2012fall_columnists088

Brian Collopy
A Modest Proposal

Photo: Brian Collopy / The Daily Pennsylvanian

Predicting the future is always risky. But the fact that Barack Obama was re-elected guarantees that certain changes will take effect.

This election wasn’t just about who will lead the country for the next four years. It cemented Obama’s first-term accomplishments that Mitt Romney pledged to overturn. The fact that Obama — rather than Romney — is in the Oval Office affects the cost of health care and the level of taxes you’ll pay.

It also affects the sort of country you live in — whether your government at this moment is more concerned with the well-being of the community or the unfettered rights of the individual.

First, the Patient Protection and Affordable Care Act, which Romney promised to repeal on his first day in office, will take effect.

The importance of the Affordable Care Act should not be underestimated. Nearly 50 million people in America are uninsured. Though the law was weakened somewhat by the Supreme Court ruling this summer, this bill goes a long way toward granting everyone access to health care. Given the history of reforms such as Social Security and Medicare, it is very unlikely that it will be repealed after Obama’s second term.

While Romney may not have been able to repeal the Affordable Care Act as president, he may have weakened it substantially, potentially leaving millions more uninsured.

Second, the Dodd-Frank financial reforms, which were passed in 2010, will remain law. These measures will help protect American consumers and help prevent the next financial crisis for as long as possible. Though some say they do not go far enough, they are a step in the right direction.

Romney vowed to repeal Dodd-Frank. With Obama re-elected, Americans will be better protected from potential financial crises.

Third, Obama will oversee a compromise to address the fiscal cliff. The fiscal cliff refers to tax increases and spending cuts that will go into effect at the end of December if a compromise on deficit reduction is not reached. If the fiscal cliff is not addressed, the U.S. economy would experience roughly an $800 billion hit, which economists have said would send the economy back into a recession.

Obama plans to ensure that the eventual agreement contains some sort of revenue increases, whereas Romney has repeatedly stated he would not accept such increases, even if the ratio of spending cuts to revenue increases were 10-to-one.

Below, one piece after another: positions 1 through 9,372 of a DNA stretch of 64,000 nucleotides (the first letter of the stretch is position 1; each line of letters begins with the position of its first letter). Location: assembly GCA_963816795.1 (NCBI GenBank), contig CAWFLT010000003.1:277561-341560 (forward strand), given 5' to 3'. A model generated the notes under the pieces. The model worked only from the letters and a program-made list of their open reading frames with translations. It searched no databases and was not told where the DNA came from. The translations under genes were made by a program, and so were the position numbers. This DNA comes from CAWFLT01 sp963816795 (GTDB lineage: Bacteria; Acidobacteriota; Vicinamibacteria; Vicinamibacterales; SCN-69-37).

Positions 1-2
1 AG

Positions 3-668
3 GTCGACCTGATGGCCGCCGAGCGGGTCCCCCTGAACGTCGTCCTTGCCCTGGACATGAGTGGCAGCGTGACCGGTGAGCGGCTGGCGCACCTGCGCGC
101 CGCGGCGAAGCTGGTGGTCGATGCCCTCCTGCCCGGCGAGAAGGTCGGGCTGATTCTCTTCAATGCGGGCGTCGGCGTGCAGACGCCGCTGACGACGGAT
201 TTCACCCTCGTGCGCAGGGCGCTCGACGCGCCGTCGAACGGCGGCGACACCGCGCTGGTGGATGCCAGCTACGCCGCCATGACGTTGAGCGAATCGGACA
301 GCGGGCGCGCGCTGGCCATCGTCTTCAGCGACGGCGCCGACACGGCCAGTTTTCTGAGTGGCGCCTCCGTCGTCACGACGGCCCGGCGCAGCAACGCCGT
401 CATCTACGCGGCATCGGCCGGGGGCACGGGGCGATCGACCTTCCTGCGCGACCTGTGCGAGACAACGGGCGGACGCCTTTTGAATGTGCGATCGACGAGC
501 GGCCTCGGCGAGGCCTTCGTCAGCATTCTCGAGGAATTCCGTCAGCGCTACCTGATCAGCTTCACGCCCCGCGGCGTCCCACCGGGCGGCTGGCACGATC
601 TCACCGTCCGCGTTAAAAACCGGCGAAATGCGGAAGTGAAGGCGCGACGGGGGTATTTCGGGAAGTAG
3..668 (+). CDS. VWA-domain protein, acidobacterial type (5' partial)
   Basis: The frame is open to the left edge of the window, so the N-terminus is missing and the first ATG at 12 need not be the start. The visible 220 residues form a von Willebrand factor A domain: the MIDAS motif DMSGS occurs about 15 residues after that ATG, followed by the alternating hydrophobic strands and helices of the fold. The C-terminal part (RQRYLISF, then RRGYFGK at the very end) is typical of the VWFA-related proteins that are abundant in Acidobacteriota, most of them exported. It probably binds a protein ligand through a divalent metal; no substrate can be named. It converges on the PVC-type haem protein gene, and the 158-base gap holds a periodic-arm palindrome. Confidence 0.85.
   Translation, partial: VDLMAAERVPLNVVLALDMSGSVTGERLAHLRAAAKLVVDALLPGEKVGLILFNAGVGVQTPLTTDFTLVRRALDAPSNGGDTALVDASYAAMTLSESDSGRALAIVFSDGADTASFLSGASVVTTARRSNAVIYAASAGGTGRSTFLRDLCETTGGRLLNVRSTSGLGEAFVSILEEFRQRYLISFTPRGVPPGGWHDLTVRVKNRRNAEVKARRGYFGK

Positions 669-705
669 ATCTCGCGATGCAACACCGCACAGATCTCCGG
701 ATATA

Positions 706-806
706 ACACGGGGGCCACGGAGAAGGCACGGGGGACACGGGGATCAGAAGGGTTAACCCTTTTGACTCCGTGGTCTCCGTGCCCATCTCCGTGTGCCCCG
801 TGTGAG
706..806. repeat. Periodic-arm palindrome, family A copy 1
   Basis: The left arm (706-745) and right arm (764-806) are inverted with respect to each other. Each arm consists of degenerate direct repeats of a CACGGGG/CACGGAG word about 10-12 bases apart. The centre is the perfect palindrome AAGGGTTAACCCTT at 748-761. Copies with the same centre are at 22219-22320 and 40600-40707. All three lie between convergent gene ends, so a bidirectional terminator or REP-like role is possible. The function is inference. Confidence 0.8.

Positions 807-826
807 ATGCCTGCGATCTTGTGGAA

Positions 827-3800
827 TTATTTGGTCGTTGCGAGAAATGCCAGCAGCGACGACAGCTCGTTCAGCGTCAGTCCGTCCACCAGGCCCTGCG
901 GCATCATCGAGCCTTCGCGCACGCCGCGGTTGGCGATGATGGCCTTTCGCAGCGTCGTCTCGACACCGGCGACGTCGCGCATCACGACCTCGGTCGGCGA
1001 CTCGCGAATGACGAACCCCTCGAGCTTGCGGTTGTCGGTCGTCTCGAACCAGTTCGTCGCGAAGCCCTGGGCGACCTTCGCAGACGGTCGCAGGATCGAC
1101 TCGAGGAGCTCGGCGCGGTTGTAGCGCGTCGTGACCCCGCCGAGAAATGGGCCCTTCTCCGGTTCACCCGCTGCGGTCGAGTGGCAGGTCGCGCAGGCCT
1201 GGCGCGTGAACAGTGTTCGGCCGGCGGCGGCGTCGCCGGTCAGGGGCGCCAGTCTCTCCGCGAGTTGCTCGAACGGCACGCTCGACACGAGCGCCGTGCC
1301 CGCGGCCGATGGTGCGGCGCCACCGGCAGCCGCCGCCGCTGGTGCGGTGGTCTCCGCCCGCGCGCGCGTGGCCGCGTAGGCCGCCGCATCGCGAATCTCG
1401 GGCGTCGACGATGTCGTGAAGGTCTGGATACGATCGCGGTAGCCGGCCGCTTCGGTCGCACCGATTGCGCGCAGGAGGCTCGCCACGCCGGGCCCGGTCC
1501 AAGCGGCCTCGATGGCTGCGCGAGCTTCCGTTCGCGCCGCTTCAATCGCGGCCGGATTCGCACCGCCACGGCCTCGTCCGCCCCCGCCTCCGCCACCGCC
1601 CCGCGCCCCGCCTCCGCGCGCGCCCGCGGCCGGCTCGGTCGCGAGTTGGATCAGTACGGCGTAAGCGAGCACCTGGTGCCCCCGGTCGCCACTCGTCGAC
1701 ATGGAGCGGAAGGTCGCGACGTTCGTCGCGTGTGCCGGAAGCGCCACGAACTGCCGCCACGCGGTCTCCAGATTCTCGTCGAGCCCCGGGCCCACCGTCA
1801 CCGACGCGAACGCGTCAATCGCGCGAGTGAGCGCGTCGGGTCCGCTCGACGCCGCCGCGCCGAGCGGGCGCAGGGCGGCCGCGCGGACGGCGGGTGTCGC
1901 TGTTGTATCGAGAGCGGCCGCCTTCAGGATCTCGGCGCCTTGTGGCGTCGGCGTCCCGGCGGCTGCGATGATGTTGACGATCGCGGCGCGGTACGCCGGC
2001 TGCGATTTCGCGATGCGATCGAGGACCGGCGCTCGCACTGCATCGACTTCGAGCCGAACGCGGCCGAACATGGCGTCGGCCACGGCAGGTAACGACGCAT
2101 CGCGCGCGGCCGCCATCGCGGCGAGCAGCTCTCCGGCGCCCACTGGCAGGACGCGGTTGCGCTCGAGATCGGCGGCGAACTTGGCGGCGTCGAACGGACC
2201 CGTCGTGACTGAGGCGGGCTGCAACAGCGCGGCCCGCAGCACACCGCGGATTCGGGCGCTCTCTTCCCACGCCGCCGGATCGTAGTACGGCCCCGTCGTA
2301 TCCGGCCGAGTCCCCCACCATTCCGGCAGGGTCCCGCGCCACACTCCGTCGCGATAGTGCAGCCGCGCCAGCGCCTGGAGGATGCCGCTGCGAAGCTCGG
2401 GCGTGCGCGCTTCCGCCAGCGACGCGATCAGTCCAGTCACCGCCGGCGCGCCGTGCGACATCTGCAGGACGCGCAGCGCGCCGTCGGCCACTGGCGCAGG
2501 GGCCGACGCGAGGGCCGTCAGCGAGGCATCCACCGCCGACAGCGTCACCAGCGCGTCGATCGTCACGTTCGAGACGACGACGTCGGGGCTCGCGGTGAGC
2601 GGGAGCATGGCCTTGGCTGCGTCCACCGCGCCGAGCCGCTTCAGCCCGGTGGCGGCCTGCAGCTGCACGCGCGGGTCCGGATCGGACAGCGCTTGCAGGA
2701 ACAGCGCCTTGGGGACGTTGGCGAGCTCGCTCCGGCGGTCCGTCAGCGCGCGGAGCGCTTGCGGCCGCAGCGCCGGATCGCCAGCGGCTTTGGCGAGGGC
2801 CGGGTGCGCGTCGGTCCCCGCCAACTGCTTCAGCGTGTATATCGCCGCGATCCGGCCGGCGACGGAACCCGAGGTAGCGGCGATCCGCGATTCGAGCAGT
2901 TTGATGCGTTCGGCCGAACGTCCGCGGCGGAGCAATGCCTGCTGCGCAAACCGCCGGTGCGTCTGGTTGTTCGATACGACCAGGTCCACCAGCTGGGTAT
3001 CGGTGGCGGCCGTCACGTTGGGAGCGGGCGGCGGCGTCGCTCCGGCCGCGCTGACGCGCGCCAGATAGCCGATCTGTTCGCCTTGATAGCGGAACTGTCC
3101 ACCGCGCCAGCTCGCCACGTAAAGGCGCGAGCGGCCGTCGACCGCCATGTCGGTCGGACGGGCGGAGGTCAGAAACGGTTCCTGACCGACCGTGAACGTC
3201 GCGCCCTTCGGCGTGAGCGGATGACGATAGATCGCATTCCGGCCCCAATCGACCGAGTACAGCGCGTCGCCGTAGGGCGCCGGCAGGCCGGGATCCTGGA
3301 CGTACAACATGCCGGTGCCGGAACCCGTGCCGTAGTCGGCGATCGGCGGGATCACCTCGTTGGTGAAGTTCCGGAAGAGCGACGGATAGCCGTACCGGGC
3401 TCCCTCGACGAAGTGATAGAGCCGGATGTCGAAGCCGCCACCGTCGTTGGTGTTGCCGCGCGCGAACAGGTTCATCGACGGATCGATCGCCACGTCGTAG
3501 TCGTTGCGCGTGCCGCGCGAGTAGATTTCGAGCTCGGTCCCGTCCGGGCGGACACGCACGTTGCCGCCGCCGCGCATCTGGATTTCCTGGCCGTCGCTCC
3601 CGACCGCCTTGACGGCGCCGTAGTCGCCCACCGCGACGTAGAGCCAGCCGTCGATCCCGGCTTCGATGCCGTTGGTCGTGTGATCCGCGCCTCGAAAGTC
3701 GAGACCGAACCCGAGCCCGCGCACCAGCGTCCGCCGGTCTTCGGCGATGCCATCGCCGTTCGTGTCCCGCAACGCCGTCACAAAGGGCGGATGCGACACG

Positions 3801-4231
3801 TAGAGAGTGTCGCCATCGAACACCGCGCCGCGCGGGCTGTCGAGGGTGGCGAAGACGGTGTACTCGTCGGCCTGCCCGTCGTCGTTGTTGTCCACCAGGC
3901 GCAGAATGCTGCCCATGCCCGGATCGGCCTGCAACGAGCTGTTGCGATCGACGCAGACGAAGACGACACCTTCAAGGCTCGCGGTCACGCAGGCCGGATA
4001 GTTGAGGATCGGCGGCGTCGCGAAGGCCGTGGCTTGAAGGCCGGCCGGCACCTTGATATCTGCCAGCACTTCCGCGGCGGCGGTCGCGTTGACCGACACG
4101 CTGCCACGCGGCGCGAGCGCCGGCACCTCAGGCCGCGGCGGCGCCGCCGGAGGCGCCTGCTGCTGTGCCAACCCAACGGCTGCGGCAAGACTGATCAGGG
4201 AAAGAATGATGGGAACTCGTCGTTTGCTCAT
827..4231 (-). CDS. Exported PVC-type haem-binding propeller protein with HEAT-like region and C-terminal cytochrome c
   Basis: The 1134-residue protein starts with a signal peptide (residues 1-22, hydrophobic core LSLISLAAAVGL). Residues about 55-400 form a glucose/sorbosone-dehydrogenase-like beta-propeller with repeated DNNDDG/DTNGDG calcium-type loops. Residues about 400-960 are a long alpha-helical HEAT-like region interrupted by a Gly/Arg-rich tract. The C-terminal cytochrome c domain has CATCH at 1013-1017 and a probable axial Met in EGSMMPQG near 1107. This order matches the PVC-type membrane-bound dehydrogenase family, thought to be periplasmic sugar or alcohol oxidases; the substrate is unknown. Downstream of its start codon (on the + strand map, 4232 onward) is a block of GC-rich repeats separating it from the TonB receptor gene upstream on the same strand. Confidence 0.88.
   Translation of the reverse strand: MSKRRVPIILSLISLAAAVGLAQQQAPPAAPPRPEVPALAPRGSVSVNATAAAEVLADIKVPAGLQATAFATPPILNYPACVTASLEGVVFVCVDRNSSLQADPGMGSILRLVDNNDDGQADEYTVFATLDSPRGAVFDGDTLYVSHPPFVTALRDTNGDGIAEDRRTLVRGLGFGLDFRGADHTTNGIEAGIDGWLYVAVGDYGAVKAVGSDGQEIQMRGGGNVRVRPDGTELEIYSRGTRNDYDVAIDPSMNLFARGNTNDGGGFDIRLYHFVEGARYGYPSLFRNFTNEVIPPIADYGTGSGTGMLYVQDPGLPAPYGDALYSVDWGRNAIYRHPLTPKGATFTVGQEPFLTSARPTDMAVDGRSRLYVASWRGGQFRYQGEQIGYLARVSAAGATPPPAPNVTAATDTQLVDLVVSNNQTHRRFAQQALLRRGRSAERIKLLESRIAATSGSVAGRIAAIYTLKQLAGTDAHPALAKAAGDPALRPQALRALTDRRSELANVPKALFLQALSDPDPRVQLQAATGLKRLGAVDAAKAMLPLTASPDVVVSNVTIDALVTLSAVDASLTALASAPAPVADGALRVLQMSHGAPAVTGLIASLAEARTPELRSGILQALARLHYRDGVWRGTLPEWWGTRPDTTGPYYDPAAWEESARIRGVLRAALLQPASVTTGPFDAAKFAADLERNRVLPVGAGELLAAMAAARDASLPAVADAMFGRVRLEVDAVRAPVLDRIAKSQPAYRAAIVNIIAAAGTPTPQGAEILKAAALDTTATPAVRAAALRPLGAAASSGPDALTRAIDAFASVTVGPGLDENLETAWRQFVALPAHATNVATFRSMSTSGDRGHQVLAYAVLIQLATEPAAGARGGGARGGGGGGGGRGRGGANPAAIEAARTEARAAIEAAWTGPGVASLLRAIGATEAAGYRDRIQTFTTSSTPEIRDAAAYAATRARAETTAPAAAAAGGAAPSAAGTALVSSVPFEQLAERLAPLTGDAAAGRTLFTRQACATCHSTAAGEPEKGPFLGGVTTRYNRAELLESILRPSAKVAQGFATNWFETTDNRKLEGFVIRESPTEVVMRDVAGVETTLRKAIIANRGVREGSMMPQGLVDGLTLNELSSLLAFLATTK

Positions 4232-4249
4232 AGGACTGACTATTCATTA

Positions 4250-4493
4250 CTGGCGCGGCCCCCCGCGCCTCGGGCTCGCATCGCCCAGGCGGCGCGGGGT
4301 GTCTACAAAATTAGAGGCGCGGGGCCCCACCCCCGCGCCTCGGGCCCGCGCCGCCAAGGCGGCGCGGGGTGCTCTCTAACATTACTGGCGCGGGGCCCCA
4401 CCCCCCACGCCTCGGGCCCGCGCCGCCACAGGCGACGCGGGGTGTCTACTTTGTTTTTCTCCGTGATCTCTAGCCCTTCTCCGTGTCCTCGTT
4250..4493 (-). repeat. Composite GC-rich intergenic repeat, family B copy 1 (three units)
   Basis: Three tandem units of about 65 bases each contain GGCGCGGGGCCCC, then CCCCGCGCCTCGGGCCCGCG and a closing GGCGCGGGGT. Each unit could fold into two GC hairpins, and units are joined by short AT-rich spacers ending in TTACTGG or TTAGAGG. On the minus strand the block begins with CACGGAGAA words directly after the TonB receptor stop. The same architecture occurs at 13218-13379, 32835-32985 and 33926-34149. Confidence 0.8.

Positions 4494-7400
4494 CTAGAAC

Since tax reform will likely be a part of this compromise, the decisions made in the coming months will affect tax policy for years to come.

Fourth, immigration reform is likely to be passed in the next few years. This would address the status of approximately 12 million undocumented immigrants. As Obama predicted in an interview with The Des Moines Register before the election, his victory owed a great deal to his ability to better address the concerns of the growing Latino vote.

In fact, the non-white share of the electorate has grown by an average of 2 percentage points per election. As such, immigration is very likely to pass because Republicans will want to court the Latino vote in future elections. Indeed, Speaker of the House John Boehner (R-Ohio) has already indicated willingness to address immigration reform.

Which brings us to the next point: the Republican party must adapt. The signs are already there that the U.S. economy is headed towards a recovery, albeit a very slow one. There will not be 8 percent unemployment in the next election.

The typical voter’s stance on social issues is also shifting to be more in line with the position held by Democrats. For example, gay marriage is now legal in a number of states, and the trend is likely to continue.

Conditions will make it more difficult, not less, for a particularly conservative Republican party to win the presidency.

All of these changes in demographics, social issues and economic conditions will require the GOP to adapt if it wishes to regain the White House in 2016.

Brian Collopy is a College junior from Washington, D.C. “A Modest Proposal” usually appears every other Tuesday. His email address is collopyb@gmail.com Follow him brianc61.

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